Although the National Interim Constitution enshrines the right to, “… freedom of expression, reception of information, publication and access to the press without prejudice”, in practice, this has meant that the local media, particularly daily newspapers, remain subject to regular harassment by government security forces. More often than not, police cases are filed without referral to the Journalists Union, effectively removing any accountability or right to intercession before cases are brought before the courts.


Strong-arm tactics are entrenched in the government’s media and information laws. The government-controlled National Press Council, the arbiter of press content in Sudan, has instituted rigorous conditions for publications to adhere to, including proofreading by security forces, stringent testing for journalists and the authority to blacklist media outlets if their content is deemed to be inflammatory or insulting to the government, the country or the president.

The government’s refusal to allow-UN mandated peacekeepers to deploy in Darfur has also led to a tightening of control on the media. “Mohammed”, a journalist with an independent newspaper in Khartoum believes that while the Interim Constitution should uphold journalistic freedoms to the fullest extent possible, many journalists, principally those not allied with the government, remain a target for victimisation.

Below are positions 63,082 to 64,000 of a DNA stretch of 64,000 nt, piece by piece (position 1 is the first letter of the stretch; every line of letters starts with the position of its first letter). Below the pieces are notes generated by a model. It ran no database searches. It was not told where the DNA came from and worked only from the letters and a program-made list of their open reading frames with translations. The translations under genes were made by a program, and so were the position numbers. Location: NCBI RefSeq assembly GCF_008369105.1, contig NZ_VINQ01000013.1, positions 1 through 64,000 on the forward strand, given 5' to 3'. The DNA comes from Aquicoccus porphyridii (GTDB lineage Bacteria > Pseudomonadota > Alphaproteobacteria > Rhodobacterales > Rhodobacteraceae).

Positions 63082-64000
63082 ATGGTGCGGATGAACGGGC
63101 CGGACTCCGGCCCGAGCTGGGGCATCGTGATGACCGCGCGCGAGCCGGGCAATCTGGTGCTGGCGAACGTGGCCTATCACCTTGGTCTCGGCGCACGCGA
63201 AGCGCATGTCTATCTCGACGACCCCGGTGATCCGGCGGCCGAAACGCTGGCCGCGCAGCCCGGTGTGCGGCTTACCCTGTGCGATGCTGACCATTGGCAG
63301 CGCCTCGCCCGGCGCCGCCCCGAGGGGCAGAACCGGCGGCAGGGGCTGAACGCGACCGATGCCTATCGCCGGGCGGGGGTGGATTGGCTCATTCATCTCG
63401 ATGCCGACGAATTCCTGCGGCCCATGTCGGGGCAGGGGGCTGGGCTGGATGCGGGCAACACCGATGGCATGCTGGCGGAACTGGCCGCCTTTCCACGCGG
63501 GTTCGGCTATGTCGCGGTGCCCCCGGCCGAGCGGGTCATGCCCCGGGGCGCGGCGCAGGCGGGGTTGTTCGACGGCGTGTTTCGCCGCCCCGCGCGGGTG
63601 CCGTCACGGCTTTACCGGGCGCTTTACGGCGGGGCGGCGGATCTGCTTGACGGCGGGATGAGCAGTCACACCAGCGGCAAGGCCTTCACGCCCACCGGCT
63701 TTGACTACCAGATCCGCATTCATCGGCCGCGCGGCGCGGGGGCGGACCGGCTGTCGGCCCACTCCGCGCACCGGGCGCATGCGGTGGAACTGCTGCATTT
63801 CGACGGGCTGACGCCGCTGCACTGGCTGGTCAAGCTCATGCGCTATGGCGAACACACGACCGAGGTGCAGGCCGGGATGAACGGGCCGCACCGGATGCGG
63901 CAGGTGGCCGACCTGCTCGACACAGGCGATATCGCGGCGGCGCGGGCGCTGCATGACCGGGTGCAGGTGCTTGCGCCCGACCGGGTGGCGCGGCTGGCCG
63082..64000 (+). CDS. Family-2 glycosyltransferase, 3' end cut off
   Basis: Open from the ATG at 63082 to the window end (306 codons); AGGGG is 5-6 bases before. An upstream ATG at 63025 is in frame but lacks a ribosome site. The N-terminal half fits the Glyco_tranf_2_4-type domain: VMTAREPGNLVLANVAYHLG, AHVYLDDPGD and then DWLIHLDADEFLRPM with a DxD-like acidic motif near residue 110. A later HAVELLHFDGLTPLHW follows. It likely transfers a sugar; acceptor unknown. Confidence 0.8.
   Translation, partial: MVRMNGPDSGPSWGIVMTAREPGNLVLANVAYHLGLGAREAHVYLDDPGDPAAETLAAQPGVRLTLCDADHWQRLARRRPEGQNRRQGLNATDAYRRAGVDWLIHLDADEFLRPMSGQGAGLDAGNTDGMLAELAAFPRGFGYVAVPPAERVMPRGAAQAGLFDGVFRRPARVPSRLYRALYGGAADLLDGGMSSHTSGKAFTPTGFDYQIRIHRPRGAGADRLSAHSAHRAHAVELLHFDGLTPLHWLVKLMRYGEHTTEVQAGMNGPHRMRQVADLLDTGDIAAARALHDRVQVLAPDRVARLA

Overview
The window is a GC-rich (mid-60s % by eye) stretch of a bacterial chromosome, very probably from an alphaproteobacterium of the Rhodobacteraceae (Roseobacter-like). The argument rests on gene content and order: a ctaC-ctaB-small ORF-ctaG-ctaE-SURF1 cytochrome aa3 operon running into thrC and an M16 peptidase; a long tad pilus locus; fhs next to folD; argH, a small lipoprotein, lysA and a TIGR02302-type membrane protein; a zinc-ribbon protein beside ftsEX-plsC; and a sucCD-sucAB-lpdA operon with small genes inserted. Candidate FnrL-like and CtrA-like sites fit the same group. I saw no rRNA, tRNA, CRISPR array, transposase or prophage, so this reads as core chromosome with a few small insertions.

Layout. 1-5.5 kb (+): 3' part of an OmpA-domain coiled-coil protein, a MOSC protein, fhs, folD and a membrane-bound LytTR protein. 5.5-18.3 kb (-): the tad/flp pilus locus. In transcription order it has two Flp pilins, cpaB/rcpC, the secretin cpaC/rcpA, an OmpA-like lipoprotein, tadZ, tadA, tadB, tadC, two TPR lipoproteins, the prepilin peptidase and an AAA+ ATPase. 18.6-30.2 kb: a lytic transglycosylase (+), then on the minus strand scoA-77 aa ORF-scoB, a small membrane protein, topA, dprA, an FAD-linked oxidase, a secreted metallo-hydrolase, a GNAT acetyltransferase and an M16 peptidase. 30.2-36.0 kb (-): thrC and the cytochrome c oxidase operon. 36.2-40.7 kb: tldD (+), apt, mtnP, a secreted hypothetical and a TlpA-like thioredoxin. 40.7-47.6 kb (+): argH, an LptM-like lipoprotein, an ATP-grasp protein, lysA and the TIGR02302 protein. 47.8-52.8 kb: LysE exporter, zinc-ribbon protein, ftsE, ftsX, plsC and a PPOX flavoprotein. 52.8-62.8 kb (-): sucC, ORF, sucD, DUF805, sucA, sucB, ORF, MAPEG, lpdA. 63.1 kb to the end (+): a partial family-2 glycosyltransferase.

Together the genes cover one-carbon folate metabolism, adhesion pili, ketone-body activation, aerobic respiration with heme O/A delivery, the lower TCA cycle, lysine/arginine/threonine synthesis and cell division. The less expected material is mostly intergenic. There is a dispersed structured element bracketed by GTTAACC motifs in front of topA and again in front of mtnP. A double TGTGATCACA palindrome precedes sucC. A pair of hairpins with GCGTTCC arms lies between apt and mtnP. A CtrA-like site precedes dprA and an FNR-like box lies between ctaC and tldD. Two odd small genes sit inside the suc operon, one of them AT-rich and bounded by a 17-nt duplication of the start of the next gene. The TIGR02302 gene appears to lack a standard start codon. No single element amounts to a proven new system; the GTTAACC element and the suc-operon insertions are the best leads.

He notes that of nearly 40 newspapers published daily in Khartoum, only 17 focus primarily on political news and of those, 12 or 13 have direct links to Government security forces. According to Mohammed, only three or four independent newspapers regularly report on events in Darfur, a region that remains mired in conflict.

Furthermore, Sudanese journalists now rarely travel to Darfur, due to fear of recriminations when they return to Khartoum. Similarly, the international media are rarely afforded opportunities to travel to Darfur owing to stringent travel restrictions imposed by the government. This “pre-emptive” suppression has meant that many of the atrocities in Darfur have unfolded without being reported in local media.

Sudanese journalists have many more battles to fight against censorship. The current trend of persecuting dissenting journalists does not augur well for the future, particularly as both constitutional reform and the peace process depend upon open and unfettered dialogue. “Mohammed”, for one, remains hopeful though that “Newspapers have a good future because people trust in their articles”. One can only hope that this trust is fully repaid in voice, and in print.

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First published in Eureka Street on January 23, 2007.

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About the Author

Ben Fraser is an aid worker who has worked and written from Pakistan, Afghanistan and Sudan.

Creative Commons LicenseThis work is licensed under a Creative Commons License.